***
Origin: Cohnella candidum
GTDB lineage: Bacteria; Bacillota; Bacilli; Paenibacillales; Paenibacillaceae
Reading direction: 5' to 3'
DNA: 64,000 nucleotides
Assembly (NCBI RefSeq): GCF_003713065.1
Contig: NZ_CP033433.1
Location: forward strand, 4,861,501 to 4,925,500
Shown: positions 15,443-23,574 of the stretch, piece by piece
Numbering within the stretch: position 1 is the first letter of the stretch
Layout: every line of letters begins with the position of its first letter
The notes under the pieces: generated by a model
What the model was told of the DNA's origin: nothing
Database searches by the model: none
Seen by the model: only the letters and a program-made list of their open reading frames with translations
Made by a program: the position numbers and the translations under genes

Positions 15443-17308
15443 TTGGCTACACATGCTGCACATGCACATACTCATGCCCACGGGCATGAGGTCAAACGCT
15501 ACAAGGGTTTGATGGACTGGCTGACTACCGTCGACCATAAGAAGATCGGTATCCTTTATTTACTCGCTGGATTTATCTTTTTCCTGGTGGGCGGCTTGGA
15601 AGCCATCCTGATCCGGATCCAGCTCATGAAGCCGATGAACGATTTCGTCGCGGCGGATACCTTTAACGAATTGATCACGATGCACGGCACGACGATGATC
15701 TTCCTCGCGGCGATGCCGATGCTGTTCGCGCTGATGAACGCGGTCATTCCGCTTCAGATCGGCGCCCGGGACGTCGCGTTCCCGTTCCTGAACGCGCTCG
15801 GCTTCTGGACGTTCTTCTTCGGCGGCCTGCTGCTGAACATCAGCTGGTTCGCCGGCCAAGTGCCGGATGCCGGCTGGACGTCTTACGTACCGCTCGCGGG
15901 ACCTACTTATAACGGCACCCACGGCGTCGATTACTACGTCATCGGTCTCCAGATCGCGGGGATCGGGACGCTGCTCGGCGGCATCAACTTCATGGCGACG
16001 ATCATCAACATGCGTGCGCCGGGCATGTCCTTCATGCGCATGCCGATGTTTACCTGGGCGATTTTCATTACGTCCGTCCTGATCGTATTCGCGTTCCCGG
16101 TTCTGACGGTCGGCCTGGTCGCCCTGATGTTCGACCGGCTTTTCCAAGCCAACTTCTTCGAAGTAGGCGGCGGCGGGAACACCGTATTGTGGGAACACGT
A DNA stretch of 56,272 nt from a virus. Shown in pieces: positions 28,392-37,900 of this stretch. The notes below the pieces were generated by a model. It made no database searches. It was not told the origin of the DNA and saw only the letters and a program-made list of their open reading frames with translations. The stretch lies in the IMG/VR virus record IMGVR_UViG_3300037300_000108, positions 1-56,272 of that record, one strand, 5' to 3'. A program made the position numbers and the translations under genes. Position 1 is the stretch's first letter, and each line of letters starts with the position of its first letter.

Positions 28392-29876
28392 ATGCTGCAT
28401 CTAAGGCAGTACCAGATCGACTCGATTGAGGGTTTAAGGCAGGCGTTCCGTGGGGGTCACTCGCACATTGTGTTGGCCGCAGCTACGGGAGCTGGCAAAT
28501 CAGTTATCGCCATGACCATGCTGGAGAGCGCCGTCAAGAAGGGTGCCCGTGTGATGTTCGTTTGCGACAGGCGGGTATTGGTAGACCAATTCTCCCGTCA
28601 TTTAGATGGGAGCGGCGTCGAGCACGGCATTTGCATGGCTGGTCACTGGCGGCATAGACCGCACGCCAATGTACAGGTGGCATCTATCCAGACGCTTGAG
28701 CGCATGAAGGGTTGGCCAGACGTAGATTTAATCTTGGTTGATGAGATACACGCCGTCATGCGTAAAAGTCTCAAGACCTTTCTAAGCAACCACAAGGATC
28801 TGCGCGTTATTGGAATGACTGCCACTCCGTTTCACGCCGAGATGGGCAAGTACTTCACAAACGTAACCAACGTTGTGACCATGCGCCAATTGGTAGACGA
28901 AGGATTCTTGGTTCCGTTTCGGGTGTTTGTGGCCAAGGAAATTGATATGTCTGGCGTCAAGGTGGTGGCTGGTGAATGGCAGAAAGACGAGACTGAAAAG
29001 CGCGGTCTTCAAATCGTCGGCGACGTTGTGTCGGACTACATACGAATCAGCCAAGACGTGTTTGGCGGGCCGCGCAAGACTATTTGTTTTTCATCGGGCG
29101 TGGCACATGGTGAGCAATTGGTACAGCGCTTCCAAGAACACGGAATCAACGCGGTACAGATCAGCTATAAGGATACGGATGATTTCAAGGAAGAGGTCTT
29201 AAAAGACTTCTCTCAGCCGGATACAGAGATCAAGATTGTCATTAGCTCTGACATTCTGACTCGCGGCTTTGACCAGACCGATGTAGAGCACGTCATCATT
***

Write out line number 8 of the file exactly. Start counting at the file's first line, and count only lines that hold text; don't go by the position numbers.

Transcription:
Shown: positions 15,443-23,574 of the stretch, piece by piece